Thursday, March 29, 2012

Is the U.S. doing the right thing fighting in Afghanistan? 69% Say NO

Qais Usyan/Agence France-Presse — Getty Images
It's not too surprising that the recent cascade of bad news from the graveyard of empires has resulted in even mainstream media reporting that the people are fed up with war in Afghanistan. Of course Afghan people have been fed up for a long time. But who in the Obama administration listens to them?
Source: RAWA
The 99% in the U.S. are another matter. They are the ones being taxed to buy the drones and pay the salaries of the soldiers pressed into service for their third or fourth tours. Now a whopping 69% of the 99% responded NO when asked "Is the U.S. doing the right thing fighting in Afghanistan?" by a CBS News/New York Times poll. Add in the 8% who responded that they weren't sure and you've got a mere 23% still in favor of continuing the longest war this country has ever paid for. Taxation without representation?

Rep. Barbara Lee and colleagues, including both Maine's reps Mike Michaud and Chellie Pingree, have sponsored a resolution calling to limit funding to the rapid, safe and responsible return of all U.S. troops and "Defense" Department contractors. What, just as constructing an even bigger, maximum security prison at Bagram Air Base was getting underway? I applaud the effort that HR 780 represents, but I'm betting those who profit from building the infrastructure of occupation have a lot more influence in Congress than 69% of my fellow citizens. (Let's call Congress anyway: 202-224-3121.)

The alleged lone gunman of Kandahar got a lot of press -- once they had whisked his wife and kids on base, shut down public access to her blog about life as a military spouse, and tried to erase Robert Bales from the Internet. That may have soured some hearts and minds here at home, along with the creeping suspicion that he wasn't acting alone, and that the government is lying to us about it.

It's also hard not to notice the increasingly frequent attacks on NATO soldiers by men wearing the uniforms of our supposed partner the Afghan army. Or maybe "Green on Blue" violence is just being reported more in the mainstream press these days?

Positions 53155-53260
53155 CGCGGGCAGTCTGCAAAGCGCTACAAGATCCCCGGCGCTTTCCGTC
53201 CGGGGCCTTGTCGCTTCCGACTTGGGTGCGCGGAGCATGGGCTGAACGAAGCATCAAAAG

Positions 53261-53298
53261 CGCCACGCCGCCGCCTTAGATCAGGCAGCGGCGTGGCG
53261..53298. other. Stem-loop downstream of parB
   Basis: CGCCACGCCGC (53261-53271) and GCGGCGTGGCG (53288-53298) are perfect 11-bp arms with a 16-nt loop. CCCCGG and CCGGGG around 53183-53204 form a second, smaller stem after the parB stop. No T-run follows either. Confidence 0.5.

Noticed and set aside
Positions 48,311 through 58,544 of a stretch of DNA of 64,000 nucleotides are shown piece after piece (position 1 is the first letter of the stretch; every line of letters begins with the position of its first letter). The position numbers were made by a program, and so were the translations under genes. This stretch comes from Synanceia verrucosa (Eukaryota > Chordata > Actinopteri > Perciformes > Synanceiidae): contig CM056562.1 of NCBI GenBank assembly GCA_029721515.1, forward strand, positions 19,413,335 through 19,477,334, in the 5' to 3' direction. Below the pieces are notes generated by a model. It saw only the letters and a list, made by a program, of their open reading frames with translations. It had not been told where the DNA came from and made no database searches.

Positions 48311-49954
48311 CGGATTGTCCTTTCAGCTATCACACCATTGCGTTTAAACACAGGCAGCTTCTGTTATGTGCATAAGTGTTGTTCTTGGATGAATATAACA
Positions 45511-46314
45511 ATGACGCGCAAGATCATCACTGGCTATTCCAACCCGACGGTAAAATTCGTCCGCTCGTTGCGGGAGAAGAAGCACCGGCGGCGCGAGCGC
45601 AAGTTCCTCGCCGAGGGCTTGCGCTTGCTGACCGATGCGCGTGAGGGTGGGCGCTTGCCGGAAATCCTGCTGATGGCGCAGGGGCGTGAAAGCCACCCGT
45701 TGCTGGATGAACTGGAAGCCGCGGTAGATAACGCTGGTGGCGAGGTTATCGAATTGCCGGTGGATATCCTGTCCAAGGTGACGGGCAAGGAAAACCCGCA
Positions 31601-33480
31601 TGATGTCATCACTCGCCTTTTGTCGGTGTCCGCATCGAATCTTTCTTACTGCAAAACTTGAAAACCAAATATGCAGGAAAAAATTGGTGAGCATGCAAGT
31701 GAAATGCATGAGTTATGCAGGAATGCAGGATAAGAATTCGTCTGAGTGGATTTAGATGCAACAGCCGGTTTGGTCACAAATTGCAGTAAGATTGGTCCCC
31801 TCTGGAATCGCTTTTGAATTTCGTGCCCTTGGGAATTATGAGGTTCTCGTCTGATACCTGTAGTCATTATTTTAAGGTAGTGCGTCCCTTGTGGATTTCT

The narrative of the lone gunman who has had enough and snaps and goes on a killing rampage was eloquently questioned by Chris Hedges in a recent AlterNet piece "Murder Is Not An Anomoly in War". It is an essay update to the thesis of his book War Is A Force That Gives Us Meaning, as applied to both soldiers and the journalists who cover their stories. When does killing stop being seen as an anomoly, and start being seen as business as usual?

General John Allen, commander of both U.S. and NATO forces as quoted by CBS reporting on the results of their poll:
"I worry that the complications from these recent events can distract us from the larger strategic imperative of this campaign," Allen said.
Or maybe that should read the larger $trategic imperative.

1 comment:

chrisrushlau said...

There is a scene in "Saving Private Ryan", which Spielberg's history advises us to read as his finding the best he could say about the US war in Europe without, pun intended, white-washing US public virtue, where advanding US troops, escaping finally from the beaches' shooting galleries, shoot down German soldiers trying to surrender.
That war was generally, despite the "kraut" this and "kraut" that, a war of facts and their implications: a war against racism and genocide as proclaimed and executed by the enemy. The Pacific war was the opposite. A "Jap" was someone whose cities of paper and wood we bombed with floods of incendiary bombs in the belief that this was all these people understood.
Mylai massacres afterward, massacres in our suppression of the Philippine insurgency before, bring us to the Global War On Terror, the war against "Hajjis". A "Hajji" is not a Muslim who's gone to Mecca in the Haj, a "Hajji" is, as my African-American sergeant said to a Mainer captain, akin to a "nigger". The captain replied, "Oh, I don't call them that to their faces."
When you're at war with what you call a race, there is no law of warfare and no restrictions on the use of force. Israel has been at war with the "race" of those who occupy its claimed territory since long before it was "created" or found its "independence" in 1948. That is the war in which SSG Bales found his moment of historical significance. It'd be nice to hear what he thinks about the whole thing. I wonder if ex-Lt. Calley is still alive.